Truxima is a mAb that targets CD20, a protein found on the surface of most B cells.
Overactive B cells can stimulate attack of healthy cells in immune-related diseases such as Rheumatoid Arthritis.
B cells are also implicated in some types of haematological cancer including NHL and CLL.
B cells express CD20 at many stages of their development making the protein a good target for treatments.
Truxima is the first biosimilar monoclonal antibody (mAb) approved in an oncology indication worldwide.
“We are excited to offer the first biosimilar mAb in oncology. With our partners across Europe, we will work together to ensure that Truxima is available to the many patients who can benefit from this treatment”, said Jung-Jin Seo, Chairman of Celltrion Group, speaking at a meeting of their European partners in Paris. “For healthcare systems burdened with high cost oncology treatments, we are pleased to provide an option that has the potential to offer significant savings whilst ensuring patients retain access to high-quality and effective treatments”.
Truxima is approved in the EU for the treatment of people with non-Hodgkin’s lymphoma (NHL), chronic lymphocytic leukaemia (CLL), rheumatoid arthritis (RA), granulomatosis with polyangiitis and microscopic polyangiitis.
This approval is based on the totality of evidence submitted to the European Medicines Agency showing compelling similarity between Truxima and reference rituximab in terms of efficacy, safety, immunogenicity, pharmacodynamics (PD) and pharmacokinetics (PK) in patients with RA and advanced follicular lymphoma, a type of NHL.
These trials were conducted in over 600 patients and include data up to 104 weeks.
Dr Bertrand Coiffier, the global principle investigator of the advanced follicular lymphoma study, Head of the Department of Haematology at Hospices Civils de Lyon and Professor at the University Claude Bernard, Lyon, France said, “[This biosimilar] has been shown to have comparable efficacy and safety to reference rituximab in a large program of trials providing convincing evidence for the similarity of the two products. This has been recognised by the regulatory authorities, and hopefully this will pave the way for further innovation in this area”.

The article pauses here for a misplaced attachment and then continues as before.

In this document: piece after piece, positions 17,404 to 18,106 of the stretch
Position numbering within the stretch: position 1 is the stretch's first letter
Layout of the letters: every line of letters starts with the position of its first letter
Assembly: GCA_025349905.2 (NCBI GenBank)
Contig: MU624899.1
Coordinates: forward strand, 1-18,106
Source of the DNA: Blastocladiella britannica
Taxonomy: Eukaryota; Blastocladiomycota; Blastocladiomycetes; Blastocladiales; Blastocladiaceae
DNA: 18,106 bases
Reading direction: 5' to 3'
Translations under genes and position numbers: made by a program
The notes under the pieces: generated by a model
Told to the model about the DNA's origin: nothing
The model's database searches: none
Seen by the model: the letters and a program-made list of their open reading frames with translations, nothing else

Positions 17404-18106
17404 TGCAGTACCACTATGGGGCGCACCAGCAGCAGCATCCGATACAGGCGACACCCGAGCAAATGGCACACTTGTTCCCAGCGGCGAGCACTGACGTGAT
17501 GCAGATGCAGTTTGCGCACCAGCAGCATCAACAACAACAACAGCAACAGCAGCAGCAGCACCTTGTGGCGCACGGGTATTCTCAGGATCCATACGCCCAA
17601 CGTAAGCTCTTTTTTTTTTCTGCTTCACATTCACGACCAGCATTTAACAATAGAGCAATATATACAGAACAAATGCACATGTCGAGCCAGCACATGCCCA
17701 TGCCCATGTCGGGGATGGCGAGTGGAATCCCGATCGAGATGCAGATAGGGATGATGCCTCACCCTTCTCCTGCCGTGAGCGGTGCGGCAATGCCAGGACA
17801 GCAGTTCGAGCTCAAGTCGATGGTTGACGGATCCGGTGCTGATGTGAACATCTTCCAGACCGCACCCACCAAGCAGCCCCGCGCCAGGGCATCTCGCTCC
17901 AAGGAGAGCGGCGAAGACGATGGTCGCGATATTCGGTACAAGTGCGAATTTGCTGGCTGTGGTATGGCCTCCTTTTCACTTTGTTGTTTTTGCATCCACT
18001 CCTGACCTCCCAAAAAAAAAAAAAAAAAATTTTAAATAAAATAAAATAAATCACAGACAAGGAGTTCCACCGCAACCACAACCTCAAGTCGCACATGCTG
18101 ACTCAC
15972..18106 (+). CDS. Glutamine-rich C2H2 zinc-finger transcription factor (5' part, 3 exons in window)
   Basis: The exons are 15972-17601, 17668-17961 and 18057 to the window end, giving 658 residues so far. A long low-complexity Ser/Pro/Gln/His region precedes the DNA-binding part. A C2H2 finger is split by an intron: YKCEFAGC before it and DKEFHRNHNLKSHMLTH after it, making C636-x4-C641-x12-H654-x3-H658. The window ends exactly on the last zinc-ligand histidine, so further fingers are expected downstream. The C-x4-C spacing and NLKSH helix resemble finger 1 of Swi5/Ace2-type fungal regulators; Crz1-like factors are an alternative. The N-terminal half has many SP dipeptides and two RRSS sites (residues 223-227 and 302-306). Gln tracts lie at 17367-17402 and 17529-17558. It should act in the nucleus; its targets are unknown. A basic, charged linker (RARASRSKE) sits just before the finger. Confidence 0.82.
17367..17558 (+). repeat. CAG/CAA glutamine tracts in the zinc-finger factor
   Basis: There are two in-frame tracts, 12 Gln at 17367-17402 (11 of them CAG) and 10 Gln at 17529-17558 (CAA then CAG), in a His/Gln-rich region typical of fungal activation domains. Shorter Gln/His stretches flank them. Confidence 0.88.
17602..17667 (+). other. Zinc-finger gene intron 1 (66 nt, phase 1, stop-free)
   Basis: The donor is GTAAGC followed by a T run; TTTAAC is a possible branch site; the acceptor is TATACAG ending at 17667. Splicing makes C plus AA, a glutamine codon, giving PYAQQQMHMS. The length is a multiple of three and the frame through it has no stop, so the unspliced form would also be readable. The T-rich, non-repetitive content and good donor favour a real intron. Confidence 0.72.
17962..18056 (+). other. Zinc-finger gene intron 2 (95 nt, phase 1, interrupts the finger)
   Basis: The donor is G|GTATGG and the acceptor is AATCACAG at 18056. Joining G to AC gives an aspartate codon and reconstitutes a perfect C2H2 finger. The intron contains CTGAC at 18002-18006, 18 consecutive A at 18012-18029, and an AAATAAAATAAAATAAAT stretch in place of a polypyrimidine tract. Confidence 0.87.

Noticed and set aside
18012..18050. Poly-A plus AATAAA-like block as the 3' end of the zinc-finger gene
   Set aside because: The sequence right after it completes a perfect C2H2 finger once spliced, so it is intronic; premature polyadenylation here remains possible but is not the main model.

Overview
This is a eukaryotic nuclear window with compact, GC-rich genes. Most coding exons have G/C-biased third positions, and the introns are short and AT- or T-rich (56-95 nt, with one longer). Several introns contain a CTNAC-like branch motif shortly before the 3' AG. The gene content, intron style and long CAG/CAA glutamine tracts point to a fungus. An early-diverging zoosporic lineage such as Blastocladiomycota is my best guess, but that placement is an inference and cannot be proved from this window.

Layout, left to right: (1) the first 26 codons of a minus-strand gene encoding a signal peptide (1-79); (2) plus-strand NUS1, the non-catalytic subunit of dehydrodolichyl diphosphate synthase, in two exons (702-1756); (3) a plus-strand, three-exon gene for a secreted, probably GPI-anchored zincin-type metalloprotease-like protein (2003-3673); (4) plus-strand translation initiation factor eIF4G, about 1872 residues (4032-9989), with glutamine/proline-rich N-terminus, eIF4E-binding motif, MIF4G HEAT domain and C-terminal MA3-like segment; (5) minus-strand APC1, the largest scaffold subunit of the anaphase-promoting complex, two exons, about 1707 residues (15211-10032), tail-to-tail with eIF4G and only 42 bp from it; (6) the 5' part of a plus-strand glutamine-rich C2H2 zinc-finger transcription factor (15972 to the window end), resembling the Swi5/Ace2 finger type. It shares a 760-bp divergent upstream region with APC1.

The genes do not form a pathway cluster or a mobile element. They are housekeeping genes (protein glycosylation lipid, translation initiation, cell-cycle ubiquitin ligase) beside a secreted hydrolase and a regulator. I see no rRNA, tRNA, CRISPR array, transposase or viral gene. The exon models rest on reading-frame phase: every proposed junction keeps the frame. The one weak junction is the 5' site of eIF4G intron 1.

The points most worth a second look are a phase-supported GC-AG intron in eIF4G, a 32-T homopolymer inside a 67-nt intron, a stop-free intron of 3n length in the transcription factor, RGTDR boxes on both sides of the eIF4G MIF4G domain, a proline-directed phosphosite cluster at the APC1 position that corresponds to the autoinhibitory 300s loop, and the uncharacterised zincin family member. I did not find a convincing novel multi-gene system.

Biosimilars have the potential to offer cost savings for healthcare systems and therefore the potential to increase patient access to biological therapies, as described by the European Society for Medical Oncology (ESMO) in a position paper published in ESMO Open.
"Assuming the price of biosimilar rituximab is 70% compared to reference rituximab, and the market share of biosimilar rituximab is 30% (first year), 40% (second year) and 50% (third year), over this three-year time period the budget savings across the 28 countries of the EU would be around €570 million”, said Prof. László Gulácsi, Head of Department of Health Economics, Corvinus University of Budapest; HTA Consulting Budapest, Hungary.
“This equates to 49,000 new RA, NHL and CLL patients who could be receiving life-changing treatment which is clearly a huge aggregate health-gain at both a national and EU level”.
(27 Apr 2017)